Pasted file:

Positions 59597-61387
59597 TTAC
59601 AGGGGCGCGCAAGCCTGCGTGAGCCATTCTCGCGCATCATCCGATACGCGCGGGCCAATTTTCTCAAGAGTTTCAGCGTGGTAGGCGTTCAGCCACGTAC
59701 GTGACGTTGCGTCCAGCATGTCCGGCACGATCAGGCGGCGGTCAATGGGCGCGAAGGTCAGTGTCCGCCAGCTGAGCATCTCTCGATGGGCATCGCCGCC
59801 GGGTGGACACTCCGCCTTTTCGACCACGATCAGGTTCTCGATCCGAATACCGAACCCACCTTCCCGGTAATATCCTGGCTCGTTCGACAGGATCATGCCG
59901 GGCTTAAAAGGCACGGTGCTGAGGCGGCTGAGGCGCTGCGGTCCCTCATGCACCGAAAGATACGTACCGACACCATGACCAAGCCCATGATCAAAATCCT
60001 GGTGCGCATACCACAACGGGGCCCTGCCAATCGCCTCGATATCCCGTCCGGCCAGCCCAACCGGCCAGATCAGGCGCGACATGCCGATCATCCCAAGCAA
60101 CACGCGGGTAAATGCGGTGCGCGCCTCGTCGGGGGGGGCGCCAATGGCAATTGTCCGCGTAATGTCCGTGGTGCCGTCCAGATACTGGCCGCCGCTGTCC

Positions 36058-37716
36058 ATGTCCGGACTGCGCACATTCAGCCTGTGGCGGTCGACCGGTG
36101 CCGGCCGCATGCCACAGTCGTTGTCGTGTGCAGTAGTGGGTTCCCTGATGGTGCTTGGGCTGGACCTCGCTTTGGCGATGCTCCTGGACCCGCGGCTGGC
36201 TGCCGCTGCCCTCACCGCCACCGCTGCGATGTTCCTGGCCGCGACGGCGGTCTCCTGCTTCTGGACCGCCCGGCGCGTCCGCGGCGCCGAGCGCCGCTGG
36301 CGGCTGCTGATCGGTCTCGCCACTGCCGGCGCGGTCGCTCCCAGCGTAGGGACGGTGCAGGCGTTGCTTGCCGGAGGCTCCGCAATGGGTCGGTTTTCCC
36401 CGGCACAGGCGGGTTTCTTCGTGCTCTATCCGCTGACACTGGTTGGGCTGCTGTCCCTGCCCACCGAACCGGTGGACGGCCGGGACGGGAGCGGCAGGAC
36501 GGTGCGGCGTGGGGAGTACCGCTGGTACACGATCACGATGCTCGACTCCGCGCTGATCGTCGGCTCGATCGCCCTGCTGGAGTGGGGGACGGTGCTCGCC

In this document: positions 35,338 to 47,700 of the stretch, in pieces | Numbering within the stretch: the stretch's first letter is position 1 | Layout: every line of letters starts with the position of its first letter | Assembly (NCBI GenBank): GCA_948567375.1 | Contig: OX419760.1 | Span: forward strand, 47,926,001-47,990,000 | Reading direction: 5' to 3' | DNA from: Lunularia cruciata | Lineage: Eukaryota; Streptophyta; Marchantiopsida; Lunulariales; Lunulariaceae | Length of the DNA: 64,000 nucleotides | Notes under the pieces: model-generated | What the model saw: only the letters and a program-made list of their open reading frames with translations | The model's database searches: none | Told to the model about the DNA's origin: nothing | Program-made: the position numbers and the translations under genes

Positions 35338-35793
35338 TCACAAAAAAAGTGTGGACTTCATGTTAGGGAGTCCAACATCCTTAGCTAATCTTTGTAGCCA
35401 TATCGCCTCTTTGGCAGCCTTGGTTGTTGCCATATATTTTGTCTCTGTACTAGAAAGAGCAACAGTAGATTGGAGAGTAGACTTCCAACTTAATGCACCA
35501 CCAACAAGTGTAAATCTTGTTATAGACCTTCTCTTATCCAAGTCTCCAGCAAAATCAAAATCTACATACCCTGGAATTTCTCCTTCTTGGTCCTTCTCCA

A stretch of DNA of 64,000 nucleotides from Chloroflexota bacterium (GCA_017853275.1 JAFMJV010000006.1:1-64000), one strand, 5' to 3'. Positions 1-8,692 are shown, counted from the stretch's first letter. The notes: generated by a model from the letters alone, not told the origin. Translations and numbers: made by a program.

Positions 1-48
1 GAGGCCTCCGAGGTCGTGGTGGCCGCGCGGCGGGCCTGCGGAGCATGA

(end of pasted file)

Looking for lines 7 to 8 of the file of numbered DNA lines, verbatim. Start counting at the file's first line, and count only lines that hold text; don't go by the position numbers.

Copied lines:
60001 GGTGCGCATACCACAACGGGGCCCTGCCAATCGCCTCGATATCCCGTCCGGCCAGCCCAACCGGCCAGATCAGGCGCGACATGCCGATCATCCCAAGCAA
60101 CACGCGGGTAAATGCGGTGCGCGCCTCGTCGGGGGGGGCGCCAATGGCAATTGTCCGCGTAATGTCCGTGGTGCCGTCCAGATACTGGCCGCCGCTGTCC